Often referred to as the father of modern computing/artificial intelligence, the film shifts between:
- The “far past” of Turing’s school days at Sherborne School and the close friendship he formed with Christopher Morcom;
- The “recent past” – the real meat of the story – with Turing and Team Bletchley racing against the clock (and each other) to crack the “un-cracklable” German Enigma code;
- And finally the “present past” – where detective (played by Rory Kinnear) investigates an alleged robbery at Turing’s home, only to discover more than he expected during the course of the investigation.
The world Turing operated in (professional and personal) was heavily reliant on cover-ups and secrecy. And even while most of the action centered on him, many of the supporting characters had their own burdens to bear, some self-imposed, some thrust upon them by others.
Now I love a good spy movie and have been particularly intrigued by this period in British military intelligence I think, ever since I saw another cinematic account of events in the Michael Apted-directed and Tom Stoppard-written early 2000’s feature Enigma starring Dougray Scott and Kate Winslet. As a result, I am naturally biased to like this one. Not that I want to compare, because there really is no comparison.
The Imitation Game, despite all of the meta-stuff going on (meta, like as in the war), still manages to tell a personal and insular story about the triumph and ultimate tragedy of a man who crumbled under the weight of society’s inability to deal with the truth of who he was.
There are many things working to the film’s credit, least of which are the performances. From the top down everyone delivers. Also kudos to Keira Knightley (as Joan Clarke) who continues to impress me with each new performance I see her in.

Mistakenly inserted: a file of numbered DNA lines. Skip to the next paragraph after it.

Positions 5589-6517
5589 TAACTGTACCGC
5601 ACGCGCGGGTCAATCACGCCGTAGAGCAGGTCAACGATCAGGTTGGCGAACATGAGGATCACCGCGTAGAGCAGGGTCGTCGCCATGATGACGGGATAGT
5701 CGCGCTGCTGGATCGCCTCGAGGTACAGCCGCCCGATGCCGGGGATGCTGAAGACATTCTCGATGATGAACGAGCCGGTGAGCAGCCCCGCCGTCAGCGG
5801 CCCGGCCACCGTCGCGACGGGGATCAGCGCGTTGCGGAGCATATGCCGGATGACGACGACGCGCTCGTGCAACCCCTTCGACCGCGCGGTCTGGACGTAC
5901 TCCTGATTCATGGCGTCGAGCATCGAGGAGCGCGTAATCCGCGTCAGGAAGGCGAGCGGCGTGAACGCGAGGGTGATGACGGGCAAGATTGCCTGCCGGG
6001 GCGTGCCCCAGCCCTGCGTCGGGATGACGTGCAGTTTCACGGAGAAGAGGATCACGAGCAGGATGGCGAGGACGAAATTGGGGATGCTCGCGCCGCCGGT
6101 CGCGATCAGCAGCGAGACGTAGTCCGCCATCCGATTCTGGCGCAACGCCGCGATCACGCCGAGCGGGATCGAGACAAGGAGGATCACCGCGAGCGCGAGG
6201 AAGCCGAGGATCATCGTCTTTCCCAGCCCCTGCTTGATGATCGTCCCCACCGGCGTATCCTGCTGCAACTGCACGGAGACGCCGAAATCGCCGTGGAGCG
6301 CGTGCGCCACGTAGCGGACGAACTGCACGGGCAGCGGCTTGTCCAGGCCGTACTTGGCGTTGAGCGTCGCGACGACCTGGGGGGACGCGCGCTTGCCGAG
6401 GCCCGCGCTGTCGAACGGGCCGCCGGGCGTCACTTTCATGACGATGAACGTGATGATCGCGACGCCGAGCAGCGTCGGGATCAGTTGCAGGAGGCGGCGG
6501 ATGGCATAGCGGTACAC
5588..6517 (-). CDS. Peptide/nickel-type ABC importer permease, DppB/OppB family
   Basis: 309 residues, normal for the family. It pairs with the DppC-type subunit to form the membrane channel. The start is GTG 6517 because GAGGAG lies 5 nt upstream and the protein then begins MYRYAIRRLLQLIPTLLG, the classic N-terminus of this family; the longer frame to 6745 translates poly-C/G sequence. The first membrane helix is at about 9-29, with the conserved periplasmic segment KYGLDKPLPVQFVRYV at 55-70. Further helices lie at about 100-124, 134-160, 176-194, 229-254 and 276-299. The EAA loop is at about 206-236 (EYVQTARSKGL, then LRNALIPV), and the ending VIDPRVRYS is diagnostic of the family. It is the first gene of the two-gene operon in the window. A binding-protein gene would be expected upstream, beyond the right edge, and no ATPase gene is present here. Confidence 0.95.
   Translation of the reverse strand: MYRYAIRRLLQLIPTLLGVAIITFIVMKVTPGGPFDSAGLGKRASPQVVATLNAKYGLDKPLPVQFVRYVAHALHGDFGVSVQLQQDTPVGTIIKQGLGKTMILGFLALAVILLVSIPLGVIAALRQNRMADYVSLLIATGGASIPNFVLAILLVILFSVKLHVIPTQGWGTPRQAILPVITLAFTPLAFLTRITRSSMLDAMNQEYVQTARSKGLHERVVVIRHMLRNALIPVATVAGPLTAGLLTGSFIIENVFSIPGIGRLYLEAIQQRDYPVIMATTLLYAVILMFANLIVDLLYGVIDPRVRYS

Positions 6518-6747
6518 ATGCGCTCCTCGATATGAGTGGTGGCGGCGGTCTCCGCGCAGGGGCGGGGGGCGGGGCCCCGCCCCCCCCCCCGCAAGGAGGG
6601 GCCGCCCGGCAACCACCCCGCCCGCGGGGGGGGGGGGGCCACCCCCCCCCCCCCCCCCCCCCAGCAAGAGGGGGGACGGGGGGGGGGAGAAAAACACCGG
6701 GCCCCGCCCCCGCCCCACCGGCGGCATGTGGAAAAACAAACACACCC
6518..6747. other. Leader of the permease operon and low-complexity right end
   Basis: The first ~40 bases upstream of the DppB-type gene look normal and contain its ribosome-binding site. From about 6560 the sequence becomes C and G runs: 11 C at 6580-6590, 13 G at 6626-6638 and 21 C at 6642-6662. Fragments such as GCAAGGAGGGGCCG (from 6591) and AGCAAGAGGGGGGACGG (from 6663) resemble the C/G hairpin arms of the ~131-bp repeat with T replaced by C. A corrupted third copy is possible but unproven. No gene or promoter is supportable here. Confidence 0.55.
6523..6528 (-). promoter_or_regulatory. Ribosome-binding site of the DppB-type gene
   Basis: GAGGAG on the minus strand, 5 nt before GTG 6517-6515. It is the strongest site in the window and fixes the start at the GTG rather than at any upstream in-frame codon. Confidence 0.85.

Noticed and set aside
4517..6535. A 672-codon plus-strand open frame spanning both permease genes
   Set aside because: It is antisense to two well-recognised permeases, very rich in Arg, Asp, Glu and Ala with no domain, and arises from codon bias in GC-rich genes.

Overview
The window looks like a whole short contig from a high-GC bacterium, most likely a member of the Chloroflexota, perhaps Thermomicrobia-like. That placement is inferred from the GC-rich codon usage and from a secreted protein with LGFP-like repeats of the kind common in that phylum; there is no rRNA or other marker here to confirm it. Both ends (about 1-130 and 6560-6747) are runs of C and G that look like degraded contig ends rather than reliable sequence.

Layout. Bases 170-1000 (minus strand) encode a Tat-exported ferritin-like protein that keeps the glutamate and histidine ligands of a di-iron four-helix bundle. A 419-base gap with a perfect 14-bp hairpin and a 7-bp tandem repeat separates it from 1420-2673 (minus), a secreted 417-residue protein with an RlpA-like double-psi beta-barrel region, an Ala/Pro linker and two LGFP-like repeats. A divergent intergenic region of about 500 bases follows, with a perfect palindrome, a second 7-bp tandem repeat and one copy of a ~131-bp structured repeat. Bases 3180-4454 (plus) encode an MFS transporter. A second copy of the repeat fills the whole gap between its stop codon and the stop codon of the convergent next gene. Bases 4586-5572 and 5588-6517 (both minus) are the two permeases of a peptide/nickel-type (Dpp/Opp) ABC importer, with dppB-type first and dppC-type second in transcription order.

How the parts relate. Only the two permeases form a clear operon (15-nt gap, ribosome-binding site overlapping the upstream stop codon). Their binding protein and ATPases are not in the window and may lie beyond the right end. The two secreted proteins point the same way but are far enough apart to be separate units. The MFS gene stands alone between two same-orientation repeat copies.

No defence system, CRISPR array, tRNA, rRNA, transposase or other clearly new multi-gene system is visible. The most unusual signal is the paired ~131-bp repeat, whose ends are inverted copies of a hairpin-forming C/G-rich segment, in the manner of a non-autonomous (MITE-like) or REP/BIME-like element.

Although this is a serious, intense thriller, it is not without its share of good humor, mostly delivered through the interaction between Cumberbatch, Charles Dance and Mark Strong. For the audience, I feel like this breaks some of the tension and also nods to the social awkwardness that Turing had with his contemporaries.
While I am sure that many of the events of the film bear a resemblance to what actually took place, the film does almost too neat a job of making much of the “spy game” fall into place; I can get past this because the film covers so much territory in a reasonable amount of time, clocking in at just under the two hours.
The film also manages to cover the headier ideas of the film – including but not limited to Turing’s work that would be the foundations for what is now known as artificial intelligence – in a way accessible to as wide an audience as possible.
Lastly as I mentioned earlier on, the story does play with time a bit. For me this non-linear structure works quite well and kept me engaged with the story, which for the most part I kind of knew while still feeling invested in witnessing the outcome.
In the end, The Imitation Game is a tight, well-performed WWII spy story that is also an interesting study of a man who is ahead of his time and who suffers at the hands of a judgmental society.
The Imitation Game is directed by Morten Tyldum, with an adapted screenplay by Graham Moore (based on Alan Turing: The Enigma by Andrew Hodges); it is now playing in select theaters.
Photos credit: The Weinstein Company